Perspectives of physical education student engagement in an experientially based Inclusion and Diversity Physical Activity unit


Konjarski, Loretta (2021) Perspectives of physical education student engagement in an experientially based Inclusion and Diversity Physical Activity unit. Other Degree thesis, Victoria University.


It is widely accepted by today’s Australian society that education, in particular, be inclusive and accessible for all students. Teachers regularly report a perceived limit to their skills set in relation to working with students with a disability, particularly when the students are in a mainstream setting. This perception has also been identified within cohorts of physical education (PE) teachers with many reporting they do not feel confident to teach students with a disability in a physical activity setting. Research has shown that PE teachers often feel underprepared to work with students with a disability, particularly in PE classes where activities may need to be modified or adapted for full participation (Forlin & Chambers, 2011; Barber, 2018). The purpose of this study, adopting a phenomenological approach, was to demonstrate the importance of undergraduate tertiary PE students participating in an inclusion and diversity or Adapted PE program, and to understand the value of that experience. The mixed methods research methodology with a focus on phenomenology was developed using a triangulation methodology that used three phases of research to produce data that would address a set of sub- aims relating to the undergraduate PE student experience and the perspectives of experts regarding inclusive practices. Phase 1 of the research involved surveying undergraduate PE students participating in an Inclusion and Diversity in Physical Activity unit in an inner-city university in the west of Melbourne, Australia using the Physical Educators’ Attitude Towards Teaching Individuals with a Disability (PEATID-11) questionnaire pre and post-completion of the Inclusion and Diversity in Physical Activity unit. As a questionnaire was used, a positivist paradigm was adopted for this quantitative phase. One hundred and twenty two responses were collected and of that, 29 were completed both pre and post-completion of the unit. Results indicated that there were significant differences to the attitudes of the undergraduate PE students’ pre and post the unit, which is supported by previous research findings using this instrument. The PEATID-11 data results found students showed positive changes in their attitudes and behaviours after completing the unit, as they scored higher in the post-mean scores in each category of the questionnaire indicating a more positive intent post-completion of the unit and demonstrating the importance of the inclusion of the unit in the undergraduate PE degree. A prediction that therefore can be made is that undergraduate PE students, who have specific, focused Adapted PE training, as a part of their undergraduate PE studies, will have a more favourable attitude towards inclusion and working with students with a disability. Phase 2 of the research utilised focus groups with the same undergraduate PE student cohort using a phenomenological lens to capture their ‘lived experience’ of participating in the Inclusion and Diversity in Physical Activity unit. Three focus groups, with a total of 22 undergraduate PE students were conducted with students post the completion of the unit. This approach has provided a data that describes the students’ experiences and learnings in their own voices that has not been a feature of earlier quantitative studies. The research has provided an additional perspective to the current body of knowledge in the research conducted around the impact of Adapted PE courses on the attitudes, confidence and skill set of undergraduate PE students and has identified keys trends, themes and issues in relation to the experiences and learnings of students engaged in the Inclusion and Diversity in Physical Activity unit at Victoria University. Results of this phase of the research showed that the undergraduate PE students did report the value the experience and found it to be ‘life changing’ and useful. The third phase of the research involved the completion of 8 individual interviews with industry education experts in the field of PE and inclusion. This last phase of the research was designed to investigate in what way how inclusion teacher training was viewed and how important it was considered to be by experts in the field. Findings of this stage of the research overwhelmingly support the inclusion of Adapted PE, inclusion and diversity training in undergraduate PE degrees. This was evidenced by more favourable attitudes towards working with students with a disability at the completion of an inclusive PE unit and positive responses to focus group questions on the impact of the inclusive PE unit. The three phases of the research support the importance of including an inclusive PE program in an undergraduate PE degree. This research supports the literature that clearly demonstrates that preservice and undergraduate teachers who have had experience in an Adapted Physical Education unit as part of their studies, which included theory and practice, could make a difference to the predisposition of their preparedness to be more inclusive. (Hodge et al., 2002). Additionally, this research adds to the body of knowledge in providing undergraduate PE student voices together with expert educators’ voices regarding the importance of ‘hands on inclusive learning’. The findings that detail more favourable attitudes post-completion of the inclusive PE unit in association with the positive ‘lived experience’ data, prompted the recommendations of including mandated inclusive education and training for physical education teachers (both undergraduate and practicing) and the requirement of inclusive practice training being provided within an experiential context. It is anticipated that the findings of this research will serve as evidence to support the development of undergraduate PE courses and foster further research in regards to inclusive education and training for physical educators.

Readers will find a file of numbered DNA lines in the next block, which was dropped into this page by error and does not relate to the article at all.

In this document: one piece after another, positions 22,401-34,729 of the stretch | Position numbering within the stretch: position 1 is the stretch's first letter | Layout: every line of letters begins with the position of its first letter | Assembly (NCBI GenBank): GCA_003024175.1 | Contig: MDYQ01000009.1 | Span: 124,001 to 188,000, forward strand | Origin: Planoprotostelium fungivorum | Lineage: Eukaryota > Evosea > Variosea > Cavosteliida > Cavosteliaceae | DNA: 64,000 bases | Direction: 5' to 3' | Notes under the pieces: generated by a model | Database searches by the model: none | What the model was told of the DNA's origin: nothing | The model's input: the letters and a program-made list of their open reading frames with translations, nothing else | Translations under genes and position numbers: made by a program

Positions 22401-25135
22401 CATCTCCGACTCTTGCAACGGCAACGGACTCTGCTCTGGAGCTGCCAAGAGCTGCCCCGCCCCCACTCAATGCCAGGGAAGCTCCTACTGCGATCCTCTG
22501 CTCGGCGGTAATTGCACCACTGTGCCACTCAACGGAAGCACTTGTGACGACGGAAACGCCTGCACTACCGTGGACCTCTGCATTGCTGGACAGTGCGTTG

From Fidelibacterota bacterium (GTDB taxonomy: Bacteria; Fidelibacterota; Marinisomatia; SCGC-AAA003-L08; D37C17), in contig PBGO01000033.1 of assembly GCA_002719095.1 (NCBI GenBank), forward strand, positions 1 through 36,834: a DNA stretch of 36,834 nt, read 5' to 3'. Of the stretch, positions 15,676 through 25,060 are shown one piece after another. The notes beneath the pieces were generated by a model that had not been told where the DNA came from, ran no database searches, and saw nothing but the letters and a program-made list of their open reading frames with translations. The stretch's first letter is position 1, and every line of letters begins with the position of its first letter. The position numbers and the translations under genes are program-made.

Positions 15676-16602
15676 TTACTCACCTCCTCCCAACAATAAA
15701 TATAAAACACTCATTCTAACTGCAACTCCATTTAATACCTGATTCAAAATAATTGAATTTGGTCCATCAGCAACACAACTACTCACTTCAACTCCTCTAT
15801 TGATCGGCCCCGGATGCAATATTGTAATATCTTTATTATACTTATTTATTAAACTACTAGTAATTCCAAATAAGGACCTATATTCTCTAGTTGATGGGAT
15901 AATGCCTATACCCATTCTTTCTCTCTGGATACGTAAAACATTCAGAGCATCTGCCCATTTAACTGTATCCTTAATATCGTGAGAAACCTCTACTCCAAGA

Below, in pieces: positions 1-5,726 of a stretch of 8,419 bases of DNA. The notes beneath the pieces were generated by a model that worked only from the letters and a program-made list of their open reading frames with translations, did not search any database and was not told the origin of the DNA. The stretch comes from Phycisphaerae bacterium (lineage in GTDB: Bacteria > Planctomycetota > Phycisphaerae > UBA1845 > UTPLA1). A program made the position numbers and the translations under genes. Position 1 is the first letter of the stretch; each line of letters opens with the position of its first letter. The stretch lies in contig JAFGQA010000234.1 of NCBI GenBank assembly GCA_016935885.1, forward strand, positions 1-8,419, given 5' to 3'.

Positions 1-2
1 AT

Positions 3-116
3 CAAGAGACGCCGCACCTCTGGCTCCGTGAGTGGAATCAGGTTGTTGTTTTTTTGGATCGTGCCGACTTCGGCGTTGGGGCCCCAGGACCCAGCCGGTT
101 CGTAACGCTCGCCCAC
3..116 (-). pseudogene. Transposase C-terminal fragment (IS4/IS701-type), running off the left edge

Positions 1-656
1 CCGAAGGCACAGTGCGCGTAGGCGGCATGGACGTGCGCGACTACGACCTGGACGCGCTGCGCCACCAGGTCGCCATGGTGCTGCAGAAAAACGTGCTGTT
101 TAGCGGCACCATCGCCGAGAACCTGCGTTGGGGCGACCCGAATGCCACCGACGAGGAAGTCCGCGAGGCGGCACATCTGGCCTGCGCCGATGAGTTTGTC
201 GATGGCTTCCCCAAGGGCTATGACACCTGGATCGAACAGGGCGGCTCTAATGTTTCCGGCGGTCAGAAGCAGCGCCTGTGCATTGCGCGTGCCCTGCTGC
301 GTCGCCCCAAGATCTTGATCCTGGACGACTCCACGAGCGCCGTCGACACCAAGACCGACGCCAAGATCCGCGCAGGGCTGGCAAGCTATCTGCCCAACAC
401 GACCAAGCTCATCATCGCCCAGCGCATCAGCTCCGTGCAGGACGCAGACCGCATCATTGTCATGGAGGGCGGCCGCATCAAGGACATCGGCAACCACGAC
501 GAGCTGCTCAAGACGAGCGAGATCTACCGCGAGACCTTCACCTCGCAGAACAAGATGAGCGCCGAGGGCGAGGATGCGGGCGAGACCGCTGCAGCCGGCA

Additional Information

Doctor of Education

Item type Thesis (Other Degree thesis)
Subjects Current > FOR (2020) Classification > 3903 Education systems
Current > FOR (2020) Classification > 3904 Specialist studies in education
Current > Division/Research > Institute for Sustainable Industries and Liveable Cities
Keywords disability; inclusion; schools; physical education; physical activity; PE teachers; PE coaches; planned behaviour; inclusive education; undergraduate teachers; attitudes; behaviours; professional development